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by Kathleen Scmitt

Although UNH lies just 20 miles from the Atlantic Ocean, one of its programs has been working to bring the sea even closer to both the university and state.

In August, the New Hampshire Sea Grant program was recognized for its effectiveness when the university was awarded status as a Sea Grant College, making UNH one of only nine universities in the United States to have earned top-tier status as land-, space- and sea-grant universities.

For the past 35 years, New Hampshire Sea Grant has promoted the wise use, understanding and stewardship of the state and region's coastal resources through research, education and outreach.

The national Sea Grant College program operated by the National Oceanic and Atmospheric Administration (NOAA) is a federal and university partnership created by Congress. Today there are 30 Sea Grant programs based at colleges and universities in every coastal and Great Lakes state, as well as in Puerto Rico.

Sea Grant is a conduit that allows useful research to reach the community and the needs of the community to be addressed by research, said Vice Adm. Conrad C. Lautenbacher Jr. (Ret.), NOAA administrator and Undersecretary of Commerce for Oceans and Atmosphere, at a ceremony in Dimond Library. "It is a marvelous vehicle for doing so, and it has been honed to a fine art here in New Hampshire," he added.

Although UNH has received Sea Grant funding since 1968, for most of that period it was part of the UMaine/UNH Sea Grant College Program. In 2000, the institutions separated into two programs.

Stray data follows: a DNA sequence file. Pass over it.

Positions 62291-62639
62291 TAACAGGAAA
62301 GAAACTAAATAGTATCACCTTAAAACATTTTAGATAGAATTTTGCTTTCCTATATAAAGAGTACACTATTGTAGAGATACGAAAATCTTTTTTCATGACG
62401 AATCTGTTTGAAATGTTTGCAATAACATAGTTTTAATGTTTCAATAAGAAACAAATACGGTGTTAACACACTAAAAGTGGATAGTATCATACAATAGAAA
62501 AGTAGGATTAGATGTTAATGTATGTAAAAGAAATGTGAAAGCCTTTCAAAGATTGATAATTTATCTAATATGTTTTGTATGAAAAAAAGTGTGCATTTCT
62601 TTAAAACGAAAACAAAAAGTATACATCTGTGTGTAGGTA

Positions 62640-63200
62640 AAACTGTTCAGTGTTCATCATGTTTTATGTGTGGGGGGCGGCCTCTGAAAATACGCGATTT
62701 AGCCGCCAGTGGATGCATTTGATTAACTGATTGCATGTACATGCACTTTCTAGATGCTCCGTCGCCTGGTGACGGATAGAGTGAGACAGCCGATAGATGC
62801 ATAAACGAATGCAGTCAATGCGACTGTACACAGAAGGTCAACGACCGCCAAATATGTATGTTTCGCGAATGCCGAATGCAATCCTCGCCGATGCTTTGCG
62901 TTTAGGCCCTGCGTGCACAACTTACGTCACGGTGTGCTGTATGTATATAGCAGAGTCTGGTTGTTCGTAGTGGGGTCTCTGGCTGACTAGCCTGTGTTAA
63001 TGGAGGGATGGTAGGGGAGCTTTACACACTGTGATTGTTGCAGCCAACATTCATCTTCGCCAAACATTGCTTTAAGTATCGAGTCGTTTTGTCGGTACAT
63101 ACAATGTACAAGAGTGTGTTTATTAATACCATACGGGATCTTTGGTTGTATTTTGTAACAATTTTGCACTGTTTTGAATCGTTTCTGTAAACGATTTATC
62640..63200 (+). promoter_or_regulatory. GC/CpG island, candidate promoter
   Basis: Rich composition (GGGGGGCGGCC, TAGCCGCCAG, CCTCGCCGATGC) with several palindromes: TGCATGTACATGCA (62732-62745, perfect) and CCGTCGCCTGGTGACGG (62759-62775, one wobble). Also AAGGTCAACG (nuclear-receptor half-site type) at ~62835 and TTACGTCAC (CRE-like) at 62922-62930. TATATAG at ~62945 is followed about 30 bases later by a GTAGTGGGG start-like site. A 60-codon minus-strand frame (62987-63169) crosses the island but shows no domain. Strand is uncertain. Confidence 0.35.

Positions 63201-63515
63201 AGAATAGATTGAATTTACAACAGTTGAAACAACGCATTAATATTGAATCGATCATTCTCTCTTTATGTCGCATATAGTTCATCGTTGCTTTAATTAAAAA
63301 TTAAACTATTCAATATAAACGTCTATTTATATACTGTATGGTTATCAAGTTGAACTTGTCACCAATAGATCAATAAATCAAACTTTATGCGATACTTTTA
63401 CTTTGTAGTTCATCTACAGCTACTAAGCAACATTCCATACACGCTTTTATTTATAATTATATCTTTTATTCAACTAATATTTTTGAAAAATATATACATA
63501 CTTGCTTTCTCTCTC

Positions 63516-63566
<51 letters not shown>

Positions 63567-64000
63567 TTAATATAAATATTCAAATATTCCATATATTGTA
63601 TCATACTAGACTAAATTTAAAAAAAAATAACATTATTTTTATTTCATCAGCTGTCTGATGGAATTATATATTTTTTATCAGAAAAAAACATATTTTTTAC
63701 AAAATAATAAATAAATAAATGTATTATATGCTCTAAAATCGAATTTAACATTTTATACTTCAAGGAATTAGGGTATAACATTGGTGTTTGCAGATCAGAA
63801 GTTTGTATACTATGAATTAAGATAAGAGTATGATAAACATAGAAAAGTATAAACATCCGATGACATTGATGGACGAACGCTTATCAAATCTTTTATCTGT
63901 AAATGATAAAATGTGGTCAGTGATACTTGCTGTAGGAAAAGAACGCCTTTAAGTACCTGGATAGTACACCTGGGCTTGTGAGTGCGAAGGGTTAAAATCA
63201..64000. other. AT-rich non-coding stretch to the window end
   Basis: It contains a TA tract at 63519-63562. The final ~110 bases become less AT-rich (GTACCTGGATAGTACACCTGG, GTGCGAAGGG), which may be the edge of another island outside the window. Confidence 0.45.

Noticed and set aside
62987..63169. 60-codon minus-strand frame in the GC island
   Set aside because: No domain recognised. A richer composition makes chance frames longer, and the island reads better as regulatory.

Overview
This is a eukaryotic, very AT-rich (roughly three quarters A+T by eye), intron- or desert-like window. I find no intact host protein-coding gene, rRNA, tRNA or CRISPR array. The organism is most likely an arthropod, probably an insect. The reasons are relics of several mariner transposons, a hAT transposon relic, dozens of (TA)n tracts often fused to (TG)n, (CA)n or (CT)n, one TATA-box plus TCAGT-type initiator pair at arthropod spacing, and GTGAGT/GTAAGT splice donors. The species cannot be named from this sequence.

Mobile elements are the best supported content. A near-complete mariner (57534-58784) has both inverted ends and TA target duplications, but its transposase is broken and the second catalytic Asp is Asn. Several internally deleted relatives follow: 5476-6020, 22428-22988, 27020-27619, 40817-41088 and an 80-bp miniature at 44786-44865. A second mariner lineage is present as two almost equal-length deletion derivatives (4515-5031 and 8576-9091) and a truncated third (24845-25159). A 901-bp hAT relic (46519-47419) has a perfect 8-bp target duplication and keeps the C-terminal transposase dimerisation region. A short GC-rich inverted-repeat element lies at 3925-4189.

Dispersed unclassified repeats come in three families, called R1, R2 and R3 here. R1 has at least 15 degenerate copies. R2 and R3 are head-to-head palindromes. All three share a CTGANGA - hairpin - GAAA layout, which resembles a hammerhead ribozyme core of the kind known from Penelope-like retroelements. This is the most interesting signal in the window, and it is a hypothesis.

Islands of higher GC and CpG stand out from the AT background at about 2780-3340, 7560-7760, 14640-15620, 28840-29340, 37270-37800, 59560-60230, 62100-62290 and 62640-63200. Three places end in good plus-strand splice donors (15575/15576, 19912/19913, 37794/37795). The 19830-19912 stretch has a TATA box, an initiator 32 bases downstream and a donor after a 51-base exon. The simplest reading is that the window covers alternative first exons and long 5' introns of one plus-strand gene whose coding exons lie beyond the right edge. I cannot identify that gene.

The newly independent New Hampshire Sea Grant has been able to focus its efforts on the needs of the Granite State, but the separation also required UNH to reapply for top-tier status as a Sea Grant College. The distinction is based on a demonstrated record of superior performance in marine and coastal resource programs and signifies that the Sea Grant program is serving the needs of its state. The recognition as a Sea Grant College also makes UNH more competitive in seeking additional NOAA funding. ~

Less is more

Over the past 25 years, UNH has reduced by millions of pounds, but it's not the result of a diet. The reduction has been in carbon pollution, a result of UNH's ongoing efforts to improve energy efficiency.

This spring, the university received the 2003 Northeast Climate Champions Award, in part for its efforts to reduce pollution. The award, presented by Clean Air-Cool Planet, a non-profit group that seeks solutions to global warming, also recognized UNH's integrated teaching, research, outreach efforts and policies addressing greenhouse gas reduction.

Another initiative praised by the group is a tool kit for assessing greenhouse gas emissions on university and college campuses. The tool kit, developed by the Office of Sustainability Programs last year, is now in use at more than 20 colleges in the Northeast, including Harvard, MIT, Middlebury, Bowdoin and the University of Vermont. ~

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